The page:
Watercolor Painting by Dennis Pendleton. Later this year I will be teaching a workshop "Painting the English Countryside In Watercolor" and this is a painting I did in preparation for the class. I have always admired so many of the English artists and how many of them do such wonderful paintings in watercolor. Even members of the royal family paint in watercolor. Two of my favorite English painters are John Yardley and Trevor Chamberlain and I have learned a lot from studying their work.
For this painting, I started with cerulean blue in the sky and left unpainted white paper for the clouds. It was important to work with a combination of hard and soft edges to capture the volume and movement in the clouds. Trying to move quickly so I didn't overwork the sky, I painted the church with gray mixed from cerulean blue and Indian red. Using a brush with a really fine point, I was able to work around shapes of unpainted white paper that became the houses. For the roofs I used different grays and a light value of Indian red. I wanted the houses in the front to appear warmer so I added a mixture of cobalt violet and yellow ochre. The larger trees on the edge of the village are mixtures of olive green, lemon yellow, and perylene green.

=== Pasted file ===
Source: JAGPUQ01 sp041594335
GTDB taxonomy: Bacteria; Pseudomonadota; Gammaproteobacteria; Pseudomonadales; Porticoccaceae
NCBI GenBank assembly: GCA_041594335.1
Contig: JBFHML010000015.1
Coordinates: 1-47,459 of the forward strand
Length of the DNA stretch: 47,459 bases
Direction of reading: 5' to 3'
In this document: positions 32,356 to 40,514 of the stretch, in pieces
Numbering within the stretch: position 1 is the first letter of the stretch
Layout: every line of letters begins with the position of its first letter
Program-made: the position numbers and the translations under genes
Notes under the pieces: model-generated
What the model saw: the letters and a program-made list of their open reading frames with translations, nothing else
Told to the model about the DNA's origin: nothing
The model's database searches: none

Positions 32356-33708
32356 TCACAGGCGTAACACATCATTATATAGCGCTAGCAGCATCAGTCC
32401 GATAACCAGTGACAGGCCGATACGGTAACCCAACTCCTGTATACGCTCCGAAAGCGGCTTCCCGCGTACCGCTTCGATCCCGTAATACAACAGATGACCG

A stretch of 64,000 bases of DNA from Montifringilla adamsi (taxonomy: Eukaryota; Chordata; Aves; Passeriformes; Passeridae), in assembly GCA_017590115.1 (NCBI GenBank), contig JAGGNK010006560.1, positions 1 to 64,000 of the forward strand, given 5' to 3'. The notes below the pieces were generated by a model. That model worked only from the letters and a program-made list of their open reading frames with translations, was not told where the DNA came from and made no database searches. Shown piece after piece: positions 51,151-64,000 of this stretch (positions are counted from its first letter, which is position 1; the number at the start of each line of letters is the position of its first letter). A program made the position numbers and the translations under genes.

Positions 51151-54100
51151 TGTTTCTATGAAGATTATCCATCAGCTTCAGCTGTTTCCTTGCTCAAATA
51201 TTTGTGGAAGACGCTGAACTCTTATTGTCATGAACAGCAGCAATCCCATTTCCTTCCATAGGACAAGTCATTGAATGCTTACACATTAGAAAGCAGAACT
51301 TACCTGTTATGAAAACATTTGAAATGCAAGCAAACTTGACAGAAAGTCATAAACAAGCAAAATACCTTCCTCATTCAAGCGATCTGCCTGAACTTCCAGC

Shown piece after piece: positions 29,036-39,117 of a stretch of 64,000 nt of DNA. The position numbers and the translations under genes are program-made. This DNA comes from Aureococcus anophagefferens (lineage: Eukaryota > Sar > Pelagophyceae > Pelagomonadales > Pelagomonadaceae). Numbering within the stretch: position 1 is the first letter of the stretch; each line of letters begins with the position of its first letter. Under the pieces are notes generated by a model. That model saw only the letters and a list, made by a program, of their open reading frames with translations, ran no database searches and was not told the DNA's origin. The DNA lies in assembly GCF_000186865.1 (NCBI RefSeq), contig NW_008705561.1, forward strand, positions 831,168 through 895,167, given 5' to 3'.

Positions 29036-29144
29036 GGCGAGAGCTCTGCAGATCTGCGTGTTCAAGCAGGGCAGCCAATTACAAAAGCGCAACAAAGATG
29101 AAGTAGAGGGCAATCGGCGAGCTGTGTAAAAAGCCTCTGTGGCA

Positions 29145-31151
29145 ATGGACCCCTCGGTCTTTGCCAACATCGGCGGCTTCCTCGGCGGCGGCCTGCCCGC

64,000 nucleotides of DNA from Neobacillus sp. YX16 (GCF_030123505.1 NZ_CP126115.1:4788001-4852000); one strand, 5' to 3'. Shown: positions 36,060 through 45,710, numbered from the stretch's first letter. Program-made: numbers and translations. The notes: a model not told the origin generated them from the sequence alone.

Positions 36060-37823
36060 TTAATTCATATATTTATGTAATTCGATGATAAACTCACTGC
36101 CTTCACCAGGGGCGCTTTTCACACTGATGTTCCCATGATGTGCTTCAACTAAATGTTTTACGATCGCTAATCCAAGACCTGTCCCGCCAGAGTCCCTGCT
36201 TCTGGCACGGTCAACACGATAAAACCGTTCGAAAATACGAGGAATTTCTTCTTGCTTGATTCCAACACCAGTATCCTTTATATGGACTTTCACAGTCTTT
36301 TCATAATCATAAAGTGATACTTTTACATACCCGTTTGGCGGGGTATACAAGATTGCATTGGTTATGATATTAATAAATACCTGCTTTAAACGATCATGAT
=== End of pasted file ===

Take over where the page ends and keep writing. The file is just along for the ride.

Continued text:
For the distant open land, I mixed olive and cerulean for a cool green and was careful to leave visible horizontal brush strokes so the land would look flat. The closer hillside is a warmer green mixed with olive and transparent yellow. To create texture in these areas, I let the colors mix on the paper causing drips, blossoms, and subtle edges that formed as the paint dried. I did not want to use white paint for the sheep so I left shapes of unpainted white paper and then added bits of light warm gray. The heads and legs are a mixture of burnt sienna and ultramarine blue. This is a small painting, 6x8 inches which is one of the sizes I use for plein air painting. Even though this was done in my studio, it is good practice for when I paint outside on location where I have a limited time because of the changing light. Happy Painting! Dennis Pendleton